New York’s Five Ballot Proposals: Explained

[Follow our live coverage of N.Y.C. elections.]

If you are reading this, you are probably well aware of New York City’s mayoral election and the other city races competing this year. But you may be less aware of the five potential changes to the state constitution that you will see when you flip your ballot.

The issues on the ballot paper include measures involving legislative redistribution, changes in voting laws, environmental policy and New York City’s civil courts. All approved will take effect January 1, 2022.

According to the political website Ballotpedia, New Yorkers approved 74 percent of the state’s ballots from 1985 to 2020.

Registered voters can decide on the proposals by voting during the early voting, which runs through Sunday, or on election day, Tuesday 2 November. The Electoral Board’s polling station has information on where and when you must cast your vote.

Here is an overview of the five ballot papers and what they entail. The full text of each can be found on the Election Board’s website.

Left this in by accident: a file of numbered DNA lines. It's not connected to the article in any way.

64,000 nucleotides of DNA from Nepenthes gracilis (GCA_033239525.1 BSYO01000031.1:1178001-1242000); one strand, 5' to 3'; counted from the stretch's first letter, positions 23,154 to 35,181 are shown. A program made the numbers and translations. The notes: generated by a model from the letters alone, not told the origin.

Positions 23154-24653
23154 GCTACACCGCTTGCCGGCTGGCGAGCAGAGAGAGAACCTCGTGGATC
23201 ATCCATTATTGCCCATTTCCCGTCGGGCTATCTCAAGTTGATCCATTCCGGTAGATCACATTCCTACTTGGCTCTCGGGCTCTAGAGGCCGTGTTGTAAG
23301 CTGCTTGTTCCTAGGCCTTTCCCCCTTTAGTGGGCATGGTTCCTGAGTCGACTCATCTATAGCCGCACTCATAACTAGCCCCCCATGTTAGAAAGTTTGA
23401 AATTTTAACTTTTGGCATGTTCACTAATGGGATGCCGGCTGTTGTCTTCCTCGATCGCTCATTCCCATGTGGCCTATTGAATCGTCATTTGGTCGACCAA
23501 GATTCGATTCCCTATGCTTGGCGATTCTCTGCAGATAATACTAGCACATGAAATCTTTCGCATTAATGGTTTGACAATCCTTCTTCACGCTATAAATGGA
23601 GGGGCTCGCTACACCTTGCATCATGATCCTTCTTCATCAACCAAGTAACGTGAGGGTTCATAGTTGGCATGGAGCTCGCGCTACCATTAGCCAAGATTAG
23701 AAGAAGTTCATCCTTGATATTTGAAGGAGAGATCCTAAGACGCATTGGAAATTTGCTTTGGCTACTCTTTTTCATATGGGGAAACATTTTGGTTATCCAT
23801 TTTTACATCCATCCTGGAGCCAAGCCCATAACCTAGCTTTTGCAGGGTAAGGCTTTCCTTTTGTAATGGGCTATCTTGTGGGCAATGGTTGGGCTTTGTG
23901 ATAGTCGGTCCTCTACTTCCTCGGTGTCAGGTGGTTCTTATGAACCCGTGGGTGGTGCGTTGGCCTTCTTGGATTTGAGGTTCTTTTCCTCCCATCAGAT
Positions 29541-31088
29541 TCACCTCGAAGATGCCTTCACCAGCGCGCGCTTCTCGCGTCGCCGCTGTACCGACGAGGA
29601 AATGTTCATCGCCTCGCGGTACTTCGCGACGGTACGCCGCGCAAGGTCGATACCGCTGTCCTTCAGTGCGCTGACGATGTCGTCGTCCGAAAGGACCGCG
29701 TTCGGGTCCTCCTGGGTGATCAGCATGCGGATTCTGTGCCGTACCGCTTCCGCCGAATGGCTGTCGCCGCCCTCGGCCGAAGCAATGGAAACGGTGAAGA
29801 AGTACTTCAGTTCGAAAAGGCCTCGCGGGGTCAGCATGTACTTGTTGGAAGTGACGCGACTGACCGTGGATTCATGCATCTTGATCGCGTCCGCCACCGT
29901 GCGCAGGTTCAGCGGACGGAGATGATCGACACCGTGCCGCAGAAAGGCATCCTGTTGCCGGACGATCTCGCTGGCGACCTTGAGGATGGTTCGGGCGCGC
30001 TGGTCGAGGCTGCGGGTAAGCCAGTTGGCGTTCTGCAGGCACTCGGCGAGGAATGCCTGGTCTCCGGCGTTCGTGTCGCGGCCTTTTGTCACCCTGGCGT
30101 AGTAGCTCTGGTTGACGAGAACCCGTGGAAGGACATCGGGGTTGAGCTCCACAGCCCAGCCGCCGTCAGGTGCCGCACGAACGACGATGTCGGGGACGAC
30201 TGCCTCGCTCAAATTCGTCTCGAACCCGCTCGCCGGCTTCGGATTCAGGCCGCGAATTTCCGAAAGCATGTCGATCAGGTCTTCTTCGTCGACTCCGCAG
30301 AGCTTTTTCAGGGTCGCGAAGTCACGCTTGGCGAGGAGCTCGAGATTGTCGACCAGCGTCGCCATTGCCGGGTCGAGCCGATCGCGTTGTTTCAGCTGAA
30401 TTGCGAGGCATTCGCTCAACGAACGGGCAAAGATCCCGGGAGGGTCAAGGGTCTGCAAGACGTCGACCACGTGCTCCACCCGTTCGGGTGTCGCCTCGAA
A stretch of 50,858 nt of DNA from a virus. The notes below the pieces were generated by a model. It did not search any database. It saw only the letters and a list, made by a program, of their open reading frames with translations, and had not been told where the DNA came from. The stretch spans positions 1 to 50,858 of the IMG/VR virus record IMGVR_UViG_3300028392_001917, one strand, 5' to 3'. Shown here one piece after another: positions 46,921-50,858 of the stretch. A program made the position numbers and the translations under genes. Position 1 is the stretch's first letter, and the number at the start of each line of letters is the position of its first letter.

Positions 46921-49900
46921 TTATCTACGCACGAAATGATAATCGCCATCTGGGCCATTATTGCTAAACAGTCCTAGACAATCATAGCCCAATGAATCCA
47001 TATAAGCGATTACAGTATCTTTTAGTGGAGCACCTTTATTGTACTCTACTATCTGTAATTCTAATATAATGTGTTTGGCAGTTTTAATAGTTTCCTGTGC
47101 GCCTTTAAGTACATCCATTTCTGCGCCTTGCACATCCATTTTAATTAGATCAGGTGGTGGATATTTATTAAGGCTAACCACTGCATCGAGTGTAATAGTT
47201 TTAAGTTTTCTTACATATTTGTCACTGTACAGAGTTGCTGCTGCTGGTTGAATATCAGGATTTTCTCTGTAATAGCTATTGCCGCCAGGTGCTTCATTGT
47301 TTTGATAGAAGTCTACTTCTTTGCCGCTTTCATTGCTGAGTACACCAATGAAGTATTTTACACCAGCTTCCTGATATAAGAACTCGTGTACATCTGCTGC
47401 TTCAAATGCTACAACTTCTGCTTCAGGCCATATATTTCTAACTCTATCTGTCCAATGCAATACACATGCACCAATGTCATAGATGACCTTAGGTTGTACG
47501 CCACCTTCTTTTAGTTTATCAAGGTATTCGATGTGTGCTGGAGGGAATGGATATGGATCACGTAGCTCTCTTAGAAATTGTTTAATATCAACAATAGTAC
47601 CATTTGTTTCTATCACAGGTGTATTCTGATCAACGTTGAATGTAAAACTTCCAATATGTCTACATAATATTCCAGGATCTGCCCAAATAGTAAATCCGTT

This measure involves drawing up legislative cards, which take place every 10 years. Among other things, it would limit the number of state senators to 63, require all New Yorkers to be counted in the U.S. census regardless of their citizenship status, and count imprisoned persons at their last place of residence instead of where they are detained.

Michael Li, a senior adviser at New York University’s Brennan Center for Justice, said it was necessary to maintain the existing number of state senators to prevent gerrymandering, the practice of manipulating congressional district lines of political gain. To freeze the number, Mr. Li, would prevent the creation of new districts that could be used for party political purposes.